Overall I would recommend it. I have written 3 mobile apps using it thus far.

2

Answer to Question #3

http://developer.appcelerator.com/

tutorials, videos and documentation

2

Answer for all your questions:

  1. Yes, I'm using Titanium to develop an iPhone app.

  2. Recommend for using Titanium for developing iPhone app, because it has many module for iPhone, so you can save a lot of time instead writing your own code. But let consider if use it for Android. Our team is at first using Titanium for both Android and iPhone, but finally we decide to only keep Titanium for iPhone. Titanium for Android is lack some feature, especially is pickerview - one of the most common control. Let wait for the next version of Titanium (1.5 - in this month) and consider.

  3. Titanium has a great code sample, this is KitchenSink project. Let checkout KitchenSink from Github (http://github.com/appcelerator/KitchenSink), import to Titanium and see how it work.

2

I posted a summary of two weeks of work with Titanium here - http://stackoverflow.com/questions/1482586/comparison-between-corona-phonegap-titanium/4017179#4017179

I can only second the others above, working on a Windows PC/Android - there are just too many bugs to use it professionaly right now. Their marketing department seems to get it right thou and it is Open Source. It seems to have momentum so it might become useful within a year or so for ordinary webapp functionality (but faster).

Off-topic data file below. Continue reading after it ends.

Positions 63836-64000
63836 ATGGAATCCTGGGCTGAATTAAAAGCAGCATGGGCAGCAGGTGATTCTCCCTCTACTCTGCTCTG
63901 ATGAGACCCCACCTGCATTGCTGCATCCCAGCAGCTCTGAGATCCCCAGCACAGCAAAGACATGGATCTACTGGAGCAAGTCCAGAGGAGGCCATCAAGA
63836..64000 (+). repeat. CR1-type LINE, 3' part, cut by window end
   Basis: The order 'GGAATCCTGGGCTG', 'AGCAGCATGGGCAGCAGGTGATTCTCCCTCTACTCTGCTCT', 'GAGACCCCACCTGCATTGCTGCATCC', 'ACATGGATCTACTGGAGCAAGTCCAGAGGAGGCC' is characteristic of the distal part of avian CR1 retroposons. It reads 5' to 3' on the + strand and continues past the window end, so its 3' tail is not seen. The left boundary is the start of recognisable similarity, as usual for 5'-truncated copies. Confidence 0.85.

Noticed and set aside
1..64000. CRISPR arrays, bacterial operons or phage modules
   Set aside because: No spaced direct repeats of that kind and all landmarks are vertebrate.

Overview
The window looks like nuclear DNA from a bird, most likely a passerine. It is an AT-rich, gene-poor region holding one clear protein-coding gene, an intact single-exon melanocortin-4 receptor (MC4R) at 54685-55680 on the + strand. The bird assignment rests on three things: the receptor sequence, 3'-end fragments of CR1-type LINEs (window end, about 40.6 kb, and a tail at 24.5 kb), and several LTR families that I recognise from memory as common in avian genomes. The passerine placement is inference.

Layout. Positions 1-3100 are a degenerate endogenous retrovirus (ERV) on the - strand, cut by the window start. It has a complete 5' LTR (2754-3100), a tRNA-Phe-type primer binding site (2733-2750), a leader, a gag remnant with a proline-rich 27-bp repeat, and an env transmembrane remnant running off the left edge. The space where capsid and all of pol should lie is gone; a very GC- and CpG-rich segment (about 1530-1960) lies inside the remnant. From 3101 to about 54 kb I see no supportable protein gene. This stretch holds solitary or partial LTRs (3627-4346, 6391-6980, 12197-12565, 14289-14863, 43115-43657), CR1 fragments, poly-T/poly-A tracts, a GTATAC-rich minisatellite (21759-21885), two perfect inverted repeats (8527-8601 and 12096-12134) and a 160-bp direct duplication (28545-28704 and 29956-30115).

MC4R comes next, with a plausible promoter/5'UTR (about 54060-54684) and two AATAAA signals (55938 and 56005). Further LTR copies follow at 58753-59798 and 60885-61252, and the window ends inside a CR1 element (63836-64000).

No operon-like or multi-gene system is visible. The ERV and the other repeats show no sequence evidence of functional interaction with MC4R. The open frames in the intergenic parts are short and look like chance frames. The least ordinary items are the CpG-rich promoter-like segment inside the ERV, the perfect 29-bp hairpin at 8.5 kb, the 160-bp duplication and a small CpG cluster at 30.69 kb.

1
  1. Yes, our company uses Titanium for both Mobile and Desktop development.

  2. It's a fantastic framework for very fast development, but it is full of bugs. We have a lot of workarounds for common bugs. And the documentation is really bad! We hope with the release of Titanium 1.1 for Desktop many bugs will be fixed (comes this month).

  3. KitchenSink is a great example and Google will help a lot.

1

I wrote 2 very simple apps in appcelerator for the android platform. There was a weird learning curve writing my app in javascript and wondering whether it was going to have closures or behave like C# or something else. All good and fine, I learned it, executed some apps, was decently happy. But there are some things that I wanted to do for android that just flat out don't work. Can't get my apps to stay in the orientation I want them to. Animations don't work. Maybe it's because some of these things are only available on the iPhone, but I'm a n00b and it isn't documented very well what's available for iPhone functionality versus what's available for android functionality. Then I wanted to integrate 3rd party ad banners like those from admob or greystripe and they are both in java. So long story short, I did hit a dead-end and I am switching from appcelerator to eclipse for android development until they get better documentation and until everything that isnt iPhone becomes more than an "afterthought" to appcelerator. Once they get REAL cross-platform, iPad, iPhone, Android natively run apps, they will dominate. Until then, It's been somewhat fun, appcelerator. I did enjoy the ride.